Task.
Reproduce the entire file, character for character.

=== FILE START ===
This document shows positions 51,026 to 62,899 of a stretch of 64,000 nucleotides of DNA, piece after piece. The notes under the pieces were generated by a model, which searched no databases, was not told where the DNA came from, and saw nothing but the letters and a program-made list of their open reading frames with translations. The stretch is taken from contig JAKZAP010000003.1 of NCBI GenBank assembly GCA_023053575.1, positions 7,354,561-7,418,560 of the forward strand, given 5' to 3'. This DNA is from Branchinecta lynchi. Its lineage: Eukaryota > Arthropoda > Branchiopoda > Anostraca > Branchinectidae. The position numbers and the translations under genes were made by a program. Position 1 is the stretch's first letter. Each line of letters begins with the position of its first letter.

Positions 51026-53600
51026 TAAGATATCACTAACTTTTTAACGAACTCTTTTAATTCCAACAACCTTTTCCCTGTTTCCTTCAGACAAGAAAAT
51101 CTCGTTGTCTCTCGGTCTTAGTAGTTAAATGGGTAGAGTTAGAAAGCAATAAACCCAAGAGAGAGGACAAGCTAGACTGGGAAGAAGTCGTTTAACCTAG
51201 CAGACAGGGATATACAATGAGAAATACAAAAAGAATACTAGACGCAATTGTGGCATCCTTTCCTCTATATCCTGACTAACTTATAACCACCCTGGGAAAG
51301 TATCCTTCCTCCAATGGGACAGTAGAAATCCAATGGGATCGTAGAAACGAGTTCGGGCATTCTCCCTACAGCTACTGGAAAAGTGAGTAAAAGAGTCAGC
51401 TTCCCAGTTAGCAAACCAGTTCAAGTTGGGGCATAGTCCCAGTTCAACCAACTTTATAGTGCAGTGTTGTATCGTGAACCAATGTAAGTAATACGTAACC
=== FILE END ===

This document shows positions 51,026 to 62,899 of a stretch of 64,000 nucleotides of DNA, piece after piece. The notes under the pieces were generated by a model, which searched no databases, was not told where the DNA came from, and saw nothing but the letters and a program-made list of their open reading frames with translations. The stretch is taken from contig JAKZAP010000003.1 of NCBI GenBank assembly GCA_023053575.1, positions 7,354,561-7,418,560 of the forward strand, given 5' to 3'. This DNA is from Branchinecta lynchi. Its lineage: Eukaryota > Arthropoda > Branchiopoda > Anostraca > Branchinectidae. The position numbers and the translations under genes were made by a program. Position 1 is the stretch's first letter. Each line of letters begins with the position of its first letter.

Positions 51026-53600
51026 TAAGATATCACTAACTTTTTAACGAACTCTTTTAATTCCAACAACCTTTTCCCTGTTTCCTTCAGACAAGAAAAT
51101 CTCGTTGTCTCTCGGTCTTAGTAGTTAAATGGGTAGAGTTAGAAAGCAATAAACCCAAGAGAGAGGACAAGCTAGACTGGGAAGAAGTCGTTTAACCTAG
51201 CAGACAGGGATATACAATGAGAAATACAAAAAGAATACTAGACGCAATTGTGGCATCCTTTCCTCTATATCCTGACTAACTTATAACCACCCTGGGAAAG
51301 TATCCTTCCTCCAATGGGACAGTAGAAATCCAATGGGATCGTAGAAACGAGTTCGGGCATTCTCCCTACAGCTACTGGAAAAGTGAGTAAAAGAGTCAGC
51401 TTCCCAGTTAGCAAACCAGTTCAAGTTGGGGCATAGTCCCAGTTCAACCAACTTTATAGTGCAGTGTTGTATCGTGAACCAATGTAAGTAATACGTAACC